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The Blasphemies of Thomas AikenheadBoundaries of Belief on the Eve of the Enlightenment$
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Michael F. Graham

Print publication date: 2008

Print ISBN-13: 9780748634262

Published to Edinburgh Scholarship Online: March 2012

DOI: 10.3366/edinburgh/9780748634262.001.0001

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Introduction

Introduction

Chapter:
(p.1) Introduction
Source:
The Blasphemies of Thomas Aikenhead
Author(s):

Michael F. Graham

Publisher:
Edinburgh University Press
DOI:10.3366/edinburgh/9780748634262.003.0010

This chapter talks about Thomas Aikenhead, a twenty-year-old student from the town college of Edinburgh who was executed for blasphemy. Those hanged rarely died instantly, so onlookers would probably have watched him shudder for several minutes, fists clenched, nose and mouth oozing bloody mucus, gradually suffocating. Many had died for causes related to religion, particularly in the period of highly politicised covenants after 1638, but these victims had found themselves on the wrong side of political struggles, and were more likely to meet their ends on the battlefield than the scaffold. There was no such obviously political element in Aikenhead's demise. The Aikenhead case was born in the initial collision between Covenanted Presbyterianism and the countercurrents of deism, biblical criticism, and religious scepticism.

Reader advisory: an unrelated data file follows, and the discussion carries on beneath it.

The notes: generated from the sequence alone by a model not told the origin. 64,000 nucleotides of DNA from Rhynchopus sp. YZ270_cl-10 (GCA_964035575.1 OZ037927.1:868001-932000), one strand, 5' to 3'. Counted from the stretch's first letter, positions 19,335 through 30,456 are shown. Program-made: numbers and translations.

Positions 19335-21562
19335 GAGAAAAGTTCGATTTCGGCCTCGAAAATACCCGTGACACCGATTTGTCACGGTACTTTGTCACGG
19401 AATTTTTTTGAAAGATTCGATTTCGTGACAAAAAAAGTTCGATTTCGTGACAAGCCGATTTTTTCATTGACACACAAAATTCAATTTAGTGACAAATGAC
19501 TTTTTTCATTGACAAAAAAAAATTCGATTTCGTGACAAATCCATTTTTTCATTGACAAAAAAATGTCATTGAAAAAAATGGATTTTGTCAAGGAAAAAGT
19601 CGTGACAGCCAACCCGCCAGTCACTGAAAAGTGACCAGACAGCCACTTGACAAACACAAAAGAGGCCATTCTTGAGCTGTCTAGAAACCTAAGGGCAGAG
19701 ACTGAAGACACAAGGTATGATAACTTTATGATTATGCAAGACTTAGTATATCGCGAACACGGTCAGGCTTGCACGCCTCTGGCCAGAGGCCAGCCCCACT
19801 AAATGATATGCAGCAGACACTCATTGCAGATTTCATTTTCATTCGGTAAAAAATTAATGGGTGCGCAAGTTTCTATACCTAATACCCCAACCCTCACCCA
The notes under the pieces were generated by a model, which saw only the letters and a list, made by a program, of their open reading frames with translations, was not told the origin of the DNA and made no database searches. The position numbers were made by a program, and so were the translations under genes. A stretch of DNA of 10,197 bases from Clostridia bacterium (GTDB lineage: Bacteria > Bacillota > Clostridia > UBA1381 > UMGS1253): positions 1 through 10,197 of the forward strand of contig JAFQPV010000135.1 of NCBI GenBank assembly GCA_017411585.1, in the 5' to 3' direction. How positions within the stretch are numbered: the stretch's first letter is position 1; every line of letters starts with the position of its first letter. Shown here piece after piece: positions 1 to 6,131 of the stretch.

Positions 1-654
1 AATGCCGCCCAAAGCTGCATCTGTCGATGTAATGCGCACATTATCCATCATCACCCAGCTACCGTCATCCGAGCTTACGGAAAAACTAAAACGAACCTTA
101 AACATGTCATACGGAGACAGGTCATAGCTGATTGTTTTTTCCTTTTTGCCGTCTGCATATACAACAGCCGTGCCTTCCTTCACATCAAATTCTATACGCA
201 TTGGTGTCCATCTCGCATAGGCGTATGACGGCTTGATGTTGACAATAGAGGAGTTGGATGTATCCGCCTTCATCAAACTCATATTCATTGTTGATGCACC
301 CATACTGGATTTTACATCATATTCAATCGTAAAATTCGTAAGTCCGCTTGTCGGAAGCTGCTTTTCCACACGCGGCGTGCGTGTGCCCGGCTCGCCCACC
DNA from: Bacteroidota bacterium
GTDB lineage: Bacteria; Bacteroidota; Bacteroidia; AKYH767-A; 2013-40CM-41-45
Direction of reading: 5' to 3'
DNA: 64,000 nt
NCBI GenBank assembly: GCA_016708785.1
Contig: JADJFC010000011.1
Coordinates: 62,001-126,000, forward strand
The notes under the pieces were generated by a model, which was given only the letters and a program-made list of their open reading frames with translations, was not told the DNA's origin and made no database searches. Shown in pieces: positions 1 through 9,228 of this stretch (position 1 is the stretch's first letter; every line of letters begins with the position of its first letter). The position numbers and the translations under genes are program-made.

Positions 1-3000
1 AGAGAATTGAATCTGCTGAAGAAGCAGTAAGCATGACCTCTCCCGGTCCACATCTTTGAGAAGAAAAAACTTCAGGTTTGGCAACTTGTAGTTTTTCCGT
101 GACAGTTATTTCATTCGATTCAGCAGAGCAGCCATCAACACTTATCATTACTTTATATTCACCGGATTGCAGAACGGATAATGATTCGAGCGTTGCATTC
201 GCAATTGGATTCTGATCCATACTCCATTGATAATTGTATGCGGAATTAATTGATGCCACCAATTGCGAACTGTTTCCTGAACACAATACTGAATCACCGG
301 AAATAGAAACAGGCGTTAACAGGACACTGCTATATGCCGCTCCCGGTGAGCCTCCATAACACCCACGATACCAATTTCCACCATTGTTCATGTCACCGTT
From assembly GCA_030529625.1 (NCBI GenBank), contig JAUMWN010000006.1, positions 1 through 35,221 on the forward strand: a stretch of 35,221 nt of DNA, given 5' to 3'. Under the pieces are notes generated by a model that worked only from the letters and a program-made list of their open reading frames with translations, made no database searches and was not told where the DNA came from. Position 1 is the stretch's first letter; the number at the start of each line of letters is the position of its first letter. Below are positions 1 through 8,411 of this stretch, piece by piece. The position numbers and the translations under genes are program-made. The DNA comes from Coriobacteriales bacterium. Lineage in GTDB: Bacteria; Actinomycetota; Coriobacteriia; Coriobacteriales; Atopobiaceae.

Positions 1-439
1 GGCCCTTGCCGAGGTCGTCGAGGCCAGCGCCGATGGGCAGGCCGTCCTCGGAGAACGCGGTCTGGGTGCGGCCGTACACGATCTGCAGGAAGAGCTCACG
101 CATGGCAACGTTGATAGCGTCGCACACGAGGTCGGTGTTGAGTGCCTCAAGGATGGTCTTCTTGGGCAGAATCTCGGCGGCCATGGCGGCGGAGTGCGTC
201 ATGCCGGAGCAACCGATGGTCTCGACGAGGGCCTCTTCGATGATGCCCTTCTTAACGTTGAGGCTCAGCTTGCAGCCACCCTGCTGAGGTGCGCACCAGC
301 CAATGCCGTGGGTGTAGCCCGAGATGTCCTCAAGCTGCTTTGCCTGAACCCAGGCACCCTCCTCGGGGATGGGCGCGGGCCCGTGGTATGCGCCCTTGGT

Keywords:   Thomas Aikenhead, Edinburgh, blasphemy, religion, biblical criticism, religious scepticism

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